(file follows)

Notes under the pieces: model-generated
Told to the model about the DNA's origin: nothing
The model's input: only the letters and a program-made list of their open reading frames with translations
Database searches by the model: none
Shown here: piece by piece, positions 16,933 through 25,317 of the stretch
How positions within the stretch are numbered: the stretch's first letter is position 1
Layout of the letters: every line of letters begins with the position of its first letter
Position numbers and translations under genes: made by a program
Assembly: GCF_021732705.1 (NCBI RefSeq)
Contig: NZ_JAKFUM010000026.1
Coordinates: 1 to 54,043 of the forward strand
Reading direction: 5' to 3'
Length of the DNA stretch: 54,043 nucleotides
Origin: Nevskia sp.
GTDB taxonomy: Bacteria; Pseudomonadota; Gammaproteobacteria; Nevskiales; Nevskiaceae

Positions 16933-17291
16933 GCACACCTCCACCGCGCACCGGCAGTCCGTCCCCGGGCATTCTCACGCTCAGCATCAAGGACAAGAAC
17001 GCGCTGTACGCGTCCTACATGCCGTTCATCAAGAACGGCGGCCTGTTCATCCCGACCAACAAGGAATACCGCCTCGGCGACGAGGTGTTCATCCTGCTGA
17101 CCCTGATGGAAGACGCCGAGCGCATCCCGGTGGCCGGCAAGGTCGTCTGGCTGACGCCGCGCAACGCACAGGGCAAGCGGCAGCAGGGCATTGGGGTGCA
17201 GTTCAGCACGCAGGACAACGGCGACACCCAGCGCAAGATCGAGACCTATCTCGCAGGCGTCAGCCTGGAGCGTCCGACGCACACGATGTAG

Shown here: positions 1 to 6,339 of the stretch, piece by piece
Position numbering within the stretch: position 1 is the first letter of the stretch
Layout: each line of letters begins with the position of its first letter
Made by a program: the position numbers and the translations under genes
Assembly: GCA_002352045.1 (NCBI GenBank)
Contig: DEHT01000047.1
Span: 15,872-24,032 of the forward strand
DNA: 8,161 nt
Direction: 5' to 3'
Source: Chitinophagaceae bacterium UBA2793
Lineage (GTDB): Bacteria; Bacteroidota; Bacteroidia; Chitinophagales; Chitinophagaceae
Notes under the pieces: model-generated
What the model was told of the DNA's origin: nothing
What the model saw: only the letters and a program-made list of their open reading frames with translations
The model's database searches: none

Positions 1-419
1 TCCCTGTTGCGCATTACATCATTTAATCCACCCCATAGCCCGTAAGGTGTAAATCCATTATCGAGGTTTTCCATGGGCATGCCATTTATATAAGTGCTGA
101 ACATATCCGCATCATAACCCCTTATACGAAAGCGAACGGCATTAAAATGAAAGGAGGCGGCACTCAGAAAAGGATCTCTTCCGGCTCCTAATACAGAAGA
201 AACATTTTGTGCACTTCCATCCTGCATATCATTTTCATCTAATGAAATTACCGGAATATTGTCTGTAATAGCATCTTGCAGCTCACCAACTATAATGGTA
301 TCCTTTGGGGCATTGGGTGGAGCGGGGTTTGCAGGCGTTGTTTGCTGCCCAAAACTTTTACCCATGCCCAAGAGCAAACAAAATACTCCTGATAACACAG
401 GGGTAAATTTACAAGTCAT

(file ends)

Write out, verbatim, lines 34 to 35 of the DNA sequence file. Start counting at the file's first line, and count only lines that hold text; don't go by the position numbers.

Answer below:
What the model saw: only the letters and a program-made list of their open reading frames with translations
The model's database searches: none